There was a collective groan out of everyone. Everyone, that is, except...Miss Tallulah.

“Yes, greasers!” she said. “This will be fun! Doug, you can be the Fonz.”

Doug fixed her with a look. “And Tallulah dear, you can be Pinky Tuscadero. No, I don’t think I’ll be playing the Fonz. Alas, I left my leather jacket back in Providence.”

“Well, hmmm...” said Tallulah, playing with the top of her upper lip. “Hmmm...well, maybe we could just show up in costumes from our show! That might be a good idea, don’t you think?”

Doug snorted. “Tallulah, I play Adam from the Bible and Socrates. Either way I’ll be a bit overexposed, don’t you think?”

Melissa shrugged. “Well, that might sell some tickets...”

Doug stared down, less than innocently, at her pendulous breasts. “Only if you dress as Eve, and show off your apples.” She let out a snort, and the two of them burst into laughter.

“Well, you don’t have to wear your skintight outfit,” says Tallulah, still scheming. “But you could wear your toga!”

Reo cleared her throat. “Tallulah, don’t you think we should wait until Doc gets here, to make these decisions?”

“Why wait?” Tallulah said, imperiously. “This whole event has been entirely too disorganized, if you ask me. We need to strike while the iron’s hot! We need to show the world the BEST that Rhode Island has to offer! So, Doug, you’ll wear your toga...and...and...maybe a silly hat...I’m certain we have some silly hats in the costume trunk...”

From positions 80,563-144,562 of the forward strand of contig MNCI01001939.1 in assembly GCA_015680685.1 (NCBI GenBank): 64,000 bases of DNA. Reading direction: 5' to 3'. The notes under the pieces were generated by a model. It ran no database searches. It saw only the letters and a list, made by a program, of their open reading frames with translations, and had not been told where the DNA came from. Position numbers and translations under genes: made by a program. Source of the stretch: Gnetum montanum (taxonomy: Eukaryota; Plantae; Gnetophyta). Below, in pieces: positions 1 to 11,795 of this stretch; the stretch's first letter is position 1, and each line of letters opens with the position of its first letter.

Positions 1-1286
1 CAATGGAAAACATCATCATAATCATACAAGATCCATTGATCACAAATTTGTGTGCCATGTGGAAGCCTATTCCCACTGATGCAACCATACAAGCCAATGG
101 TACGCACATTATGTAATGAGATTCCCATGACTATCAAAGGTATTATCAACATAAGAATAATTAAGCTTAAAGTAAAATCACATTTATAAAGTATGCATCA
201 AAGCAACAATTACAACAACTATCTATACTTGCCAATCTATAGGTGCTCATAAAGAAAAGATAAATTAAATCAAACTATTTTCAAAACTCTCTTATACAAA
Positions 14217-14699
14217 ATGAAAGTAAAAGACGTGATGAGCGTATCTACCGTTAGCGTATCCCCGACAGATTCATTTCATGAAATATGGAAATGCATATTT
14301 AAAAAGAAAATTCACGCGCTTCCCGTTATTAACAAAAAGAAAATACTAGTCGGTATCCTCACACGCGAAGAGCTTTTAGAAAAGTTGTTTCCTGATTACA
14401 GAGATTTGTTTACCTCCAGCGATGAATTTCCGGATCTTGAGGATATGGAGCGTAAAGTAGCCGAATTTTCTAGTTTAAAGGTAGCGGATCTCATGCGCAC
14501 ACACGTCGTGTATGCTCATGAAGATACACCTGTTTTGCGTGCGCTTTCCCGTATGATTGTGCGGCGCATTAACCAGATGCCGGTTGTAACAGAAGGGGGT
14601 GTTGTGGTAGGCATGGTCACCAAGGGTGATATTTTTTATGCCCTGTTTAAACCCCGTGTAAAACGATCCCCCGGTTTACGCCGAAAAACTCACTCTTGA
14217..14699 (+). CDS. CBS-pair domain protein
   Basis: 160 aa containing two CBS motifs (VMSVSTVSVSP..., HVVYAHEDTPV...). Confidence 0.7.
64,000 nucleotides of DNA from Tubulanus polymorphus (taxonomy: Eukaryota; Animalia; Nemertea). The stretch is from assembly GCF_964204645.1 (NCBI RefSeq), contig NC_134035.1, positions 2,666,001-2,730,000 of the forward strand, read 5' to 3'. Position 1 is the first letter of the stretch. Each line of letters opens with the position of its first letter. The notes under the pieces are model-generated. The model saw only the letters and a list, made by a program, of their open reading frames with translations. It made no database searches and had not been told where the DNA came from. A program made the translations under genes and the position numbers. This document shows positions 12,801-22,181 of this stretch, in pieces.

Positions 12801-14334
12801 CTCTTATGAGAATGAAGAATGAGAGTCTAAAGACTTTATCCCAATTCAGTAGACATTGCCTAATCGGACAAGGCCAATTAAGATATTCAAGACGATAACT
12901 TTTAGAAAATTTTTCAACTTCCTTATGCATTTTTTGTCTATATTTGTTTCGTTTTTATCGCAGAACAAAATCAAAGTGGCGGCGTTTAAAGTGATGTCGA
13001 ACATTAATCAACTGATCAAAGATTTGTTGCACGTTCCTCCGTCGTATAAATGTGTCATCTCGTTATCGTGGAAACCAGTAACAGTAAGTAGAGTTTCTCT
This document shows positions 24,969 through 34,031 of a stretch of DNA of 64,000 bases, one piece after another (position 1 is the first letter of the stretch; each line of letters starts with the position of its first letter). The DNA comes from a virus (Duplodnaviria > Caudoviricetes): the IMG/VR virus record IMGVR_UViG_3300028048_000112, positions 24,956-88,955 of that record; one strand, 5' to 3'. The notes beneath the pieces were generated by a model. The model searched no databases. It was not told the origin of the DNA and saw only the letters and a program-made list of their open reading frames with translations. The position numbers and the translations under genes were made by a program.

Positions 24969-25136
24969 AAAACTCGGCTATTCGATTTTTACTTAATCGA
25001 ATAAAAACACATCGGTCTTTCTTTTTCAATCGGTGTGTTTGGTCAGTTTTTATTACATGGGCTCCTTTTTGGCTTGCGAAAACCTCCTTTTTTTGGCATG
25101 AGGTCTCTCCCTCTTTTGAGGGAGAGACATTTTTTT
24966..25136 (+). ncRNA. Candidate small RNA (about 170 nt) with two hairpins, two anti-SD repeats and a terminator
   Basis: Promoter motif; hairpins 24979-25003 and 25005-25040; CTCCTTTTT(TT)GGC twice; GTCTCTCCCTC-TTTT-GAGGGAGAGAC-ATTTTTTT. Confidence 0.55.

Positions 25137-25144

“No, I won’t be wearing any silly hat,” Doug said, firmly, flipping back his long red hair. “But I’ll be happy to march in the parade, to support the show. See you at two!” And with that, he got up and left the room. Melissa followed closely behind him, before she was told to wear the funny hat.

Tallulah looked as though she had been slapped across the face. “Those two are pimples,” she hissed, after they had left the room. Somehow, she had suddenly forgotten the fact that Melissa held her hand all the away across the Atlantic. “Pimples! What do you think, Margot?” she asked, turning to her fellow thespian from Trinity.

Margot had so far kept a distance from the conversation, but was now forced to jump in head first. “Well, of course. I’d be happy to appear in costume...although as a character from the play, not as a...” And she shuddered. “Greaser. Maybe something from our play, ‘Ape God’?”

“And we need a banner!” shouted Tallulah, totally out of nowhere, shooting an arm up into the air like a rocket. Suddenly, she turned upon Viola and myself, almost childlike. “You two...we need your help...we need to promote our little troupe! I want both of you to work like the dickens and put together a banner for us! Something wonderful and eye-catching!”

Viola and I looked at each other. “With what?”

Tallulah waved us away. “I’m sure you’ll think of something." Her mind had moved on to another subject. "And I...I shall dress in the regal persona of Queenie! The audience will love it. Only...” she looked aggravated. “I left my costume in the shipment box. Reo, will you be a dear and escort me back to the Center, to fetch my outfit, and perhaps a funny hat for Douglas?”

And with that, Tallulah dragged Reo, our stage manager and the only one of us with any real technical expertise, off, to “fetch” a costume. That left Viola, Margot, and I all alone, saddled with the task of making...

“A banner,” I said.

“What in the hell can we make a banner with?” asked Viola, glumly.

“Well, there is a broom in the kitchen,” suggested Margot. “We could use that.”

“That, and what else?” I asked.

“Reo’s the stage manager,” said Vi. “You think she has anything in her suitcase?”


Reo stood before Viola and myself, at the start of the parade route, staring at our banner as though she were a priest and it was a pagan idol. “You used up all my duct tape,” she said, gritting her teeth.

“Not all,” I said, trying desperately to avoid having my head ripped off. “Only that cool green tape. You still have a lot of other duct tape left.”